How does a CPAP machine works?

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How does a CPAP machine works?

CPAP therapy for obstructive sleep apnea is described in Chapter 107. Studies on CPAP therapy rarely focus on nonapneic snorers, but it is generally accepted that snoring can be eliminated with CPAP use in most patients. Whether a person with nonapneic snoring will use CPAP therapy, however, is largely a question of motivation. Those with daytime sleepiness (who, arguably, might actually have UARS) can experience symptomatic improvement from CPAP. Those whose partners are very bothered by the snoring might also have sufficient impetus for a trial of CPAP therapy.

How Does It Work?

CPAP therapy uses a CPAP machine designed to deliver air pressure through the nostrils into the back of the throat in order to keep the airway open. The pressure is adjustable. There are several potential modifications to the way the air can be delivered in order to keep the airway open during sleep.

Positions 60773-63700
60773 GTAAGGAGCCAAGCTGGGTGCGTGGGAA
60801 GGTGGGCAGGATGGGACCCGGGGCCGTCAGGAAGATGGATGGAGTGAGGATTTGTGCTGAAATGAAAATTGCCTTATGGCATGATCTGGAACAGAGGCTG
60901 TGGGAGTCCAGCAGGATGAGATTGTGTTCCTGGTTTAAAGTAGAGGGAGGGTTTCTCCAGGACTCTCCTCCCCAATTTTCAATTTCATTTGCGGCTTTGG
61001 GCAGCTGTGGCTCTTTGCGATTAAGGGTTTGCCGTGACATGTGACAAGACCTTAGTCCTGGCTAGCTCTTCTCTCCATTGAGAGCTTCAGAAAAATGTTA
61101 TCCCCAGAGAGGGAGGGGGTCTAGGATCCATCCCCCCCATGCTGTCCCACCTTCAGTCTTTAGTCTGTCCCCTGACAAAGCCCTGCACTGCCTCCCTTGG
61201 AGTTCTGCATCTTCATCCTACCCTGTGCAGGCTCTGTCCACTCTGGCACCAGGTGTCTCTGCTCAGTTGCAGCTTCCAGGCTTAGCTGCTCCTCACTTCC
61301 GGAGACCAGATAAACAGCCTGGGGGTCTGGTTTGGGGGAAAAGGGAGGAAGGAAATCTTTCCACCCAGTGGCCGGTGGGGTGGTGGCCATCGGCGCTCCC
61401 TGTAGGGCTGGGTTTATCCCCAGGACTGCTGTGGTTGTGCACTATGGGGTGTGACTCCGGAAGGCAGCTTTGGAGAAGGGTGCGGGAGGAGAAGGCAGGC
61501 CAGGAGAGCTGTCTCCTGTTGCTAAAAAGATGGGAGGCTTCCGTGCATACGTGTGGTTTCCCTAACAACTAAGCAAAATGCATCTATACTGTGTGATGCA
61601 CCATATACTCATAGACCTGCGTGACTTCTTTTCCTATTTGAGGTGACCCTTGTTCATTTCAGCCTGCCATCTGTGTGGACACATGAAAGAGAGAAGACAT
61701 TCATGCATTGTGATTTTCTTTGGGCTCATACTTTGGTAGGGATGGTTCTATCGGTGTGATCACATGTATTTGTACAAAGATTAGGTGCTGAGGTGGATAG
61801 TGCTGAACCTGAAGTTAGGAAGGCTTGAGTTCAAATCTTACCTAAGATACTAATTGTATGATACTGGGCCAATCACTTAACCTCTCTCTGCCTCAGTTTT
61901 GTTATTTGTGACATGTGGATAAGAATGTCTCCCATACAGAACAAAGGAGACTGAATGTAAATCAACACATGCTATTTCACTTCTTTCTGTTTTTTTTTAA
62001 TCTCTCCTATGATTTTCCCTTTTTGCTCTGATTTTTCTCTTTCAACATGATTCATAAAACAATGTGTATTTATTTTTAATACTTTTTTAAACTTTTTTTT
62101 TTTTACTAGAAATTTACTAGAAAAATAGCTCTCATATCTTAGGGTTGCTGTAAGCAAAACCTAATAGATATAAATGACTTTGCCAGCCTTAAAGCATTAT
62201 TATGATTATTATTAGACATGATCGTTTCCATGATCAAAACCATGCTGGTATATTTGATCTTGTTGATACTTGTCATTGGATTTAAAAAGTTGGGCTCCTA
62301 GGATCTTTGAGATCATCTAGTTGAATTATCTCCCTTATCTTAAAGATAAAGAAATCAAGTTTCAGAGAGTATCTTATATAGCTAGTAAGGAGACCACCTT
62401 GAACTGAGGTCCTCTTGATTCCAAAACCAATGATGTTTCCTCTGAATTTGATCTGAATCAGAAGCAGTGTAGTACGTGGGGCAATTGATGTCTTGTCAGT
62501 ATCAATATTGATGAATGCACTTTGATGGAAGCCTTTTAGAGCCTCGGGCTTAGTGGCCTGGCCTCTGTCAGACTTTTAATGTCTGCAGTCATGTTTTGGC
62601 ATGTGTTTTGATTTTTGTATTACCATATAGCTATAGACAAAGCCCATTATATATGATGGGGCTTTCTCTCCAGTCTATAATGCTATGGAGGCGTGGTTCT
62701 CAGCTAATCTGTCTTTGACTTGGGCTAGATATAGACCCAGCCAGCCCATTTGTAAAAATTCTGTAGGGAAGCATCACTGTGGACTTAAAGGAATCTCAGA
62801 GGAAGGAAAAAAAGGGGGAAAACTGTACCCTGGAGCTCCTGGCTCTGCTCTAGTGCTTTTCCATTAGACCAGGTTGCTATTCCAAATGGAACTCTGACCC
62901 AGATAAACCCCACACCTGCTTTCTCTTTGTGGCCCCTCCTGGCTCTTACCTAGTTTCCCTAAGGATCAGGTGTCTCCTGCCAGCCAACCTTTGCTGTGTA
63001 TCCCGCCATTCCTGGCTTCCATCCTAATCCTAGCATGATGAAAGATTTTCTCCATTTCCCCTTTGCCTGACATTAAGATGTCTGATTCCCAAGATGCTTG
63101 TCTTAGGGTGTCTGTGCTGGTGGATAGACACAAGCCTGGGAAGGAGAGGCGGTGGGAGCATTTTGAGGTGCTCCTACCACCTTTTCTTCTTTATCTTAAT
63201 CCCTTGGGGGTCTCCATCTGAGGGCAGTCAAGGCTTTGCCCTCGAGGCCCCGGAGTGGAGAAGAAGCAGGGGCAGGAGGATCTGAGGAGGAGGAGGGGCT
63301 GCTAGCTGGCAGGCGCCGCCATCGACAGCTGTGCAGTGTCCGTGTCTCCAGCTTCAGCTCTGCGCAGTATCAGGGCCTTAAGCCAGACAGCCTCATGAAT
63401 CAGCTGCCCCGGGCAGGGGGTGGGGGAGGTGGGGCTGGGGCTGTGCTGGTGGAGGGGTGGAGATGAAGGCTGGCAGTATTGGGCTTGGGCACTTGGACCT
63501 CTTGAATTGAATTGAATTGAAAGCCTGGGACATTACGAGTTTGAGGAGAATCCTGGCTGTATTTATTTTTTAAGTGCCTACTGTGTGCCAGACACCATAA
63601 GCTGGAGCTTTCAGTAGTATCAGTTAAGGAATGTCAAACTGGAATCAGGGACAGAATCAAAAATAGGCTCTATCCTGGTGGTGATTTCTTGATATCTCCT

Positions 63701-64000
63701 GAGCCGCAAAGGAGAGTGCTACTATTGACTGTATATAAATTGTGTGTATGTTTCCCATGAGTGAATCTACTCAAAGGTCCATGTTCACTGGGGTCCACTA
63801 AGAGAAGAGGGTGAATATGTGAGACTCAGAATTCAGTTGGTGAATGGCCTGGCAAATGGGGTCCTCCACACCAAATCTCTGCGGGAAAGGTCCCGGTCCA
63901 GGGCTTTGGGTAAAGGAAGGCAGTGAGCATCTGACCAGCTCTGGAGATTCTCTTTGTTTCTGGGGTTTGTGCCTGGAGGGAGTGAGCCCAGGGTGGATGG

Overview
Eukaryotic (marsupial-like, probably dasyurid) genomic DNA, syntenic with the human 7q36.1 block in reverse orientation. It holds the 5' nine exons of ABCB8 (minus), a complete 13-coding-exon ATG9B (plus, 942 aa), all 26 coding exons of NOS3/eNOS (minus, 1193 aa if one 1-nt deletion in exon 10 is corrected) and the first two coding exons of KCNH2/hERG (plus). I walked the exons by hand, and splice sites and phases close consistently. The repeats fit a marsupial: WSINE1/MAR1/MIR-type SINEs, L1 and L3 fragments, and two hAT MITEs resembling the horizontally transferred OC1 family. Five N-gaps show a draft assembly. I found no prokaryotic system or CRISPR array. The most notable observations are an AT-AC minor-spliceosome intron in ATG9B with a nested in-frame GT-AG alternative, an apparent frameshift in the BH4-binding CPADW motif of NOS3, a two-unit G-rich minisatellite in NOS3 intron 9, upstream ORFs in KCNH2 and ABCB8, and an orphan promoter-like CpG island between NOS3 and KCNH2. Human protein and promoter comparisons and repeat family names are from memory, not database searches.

Who Uses It?

CPAP therapy is us

ed amongst people with severe breathing problems during sleep. It is the most recommended sleep apnea treatment for patients who suffer from obstructive sleep apnea because they are unable to receive enough air to their lungs. In addition to adults, this sleep apnea treatment is used for infants as well. Infants whose lungs have not fully developed will be placed on CPAP therapy in order to have air blown into their lungs.

How Big Are CPAP Machines?

Not all CPAP machines are the same size or weight. Each product varies, but generally, they are fairly small and portable. Choosing which size is right for you depends on where you’ll be using it. If you’ll only be using it at home, a bigger CPAP machine may be doable. If you plan on traveling with it, purchase a more compact option.

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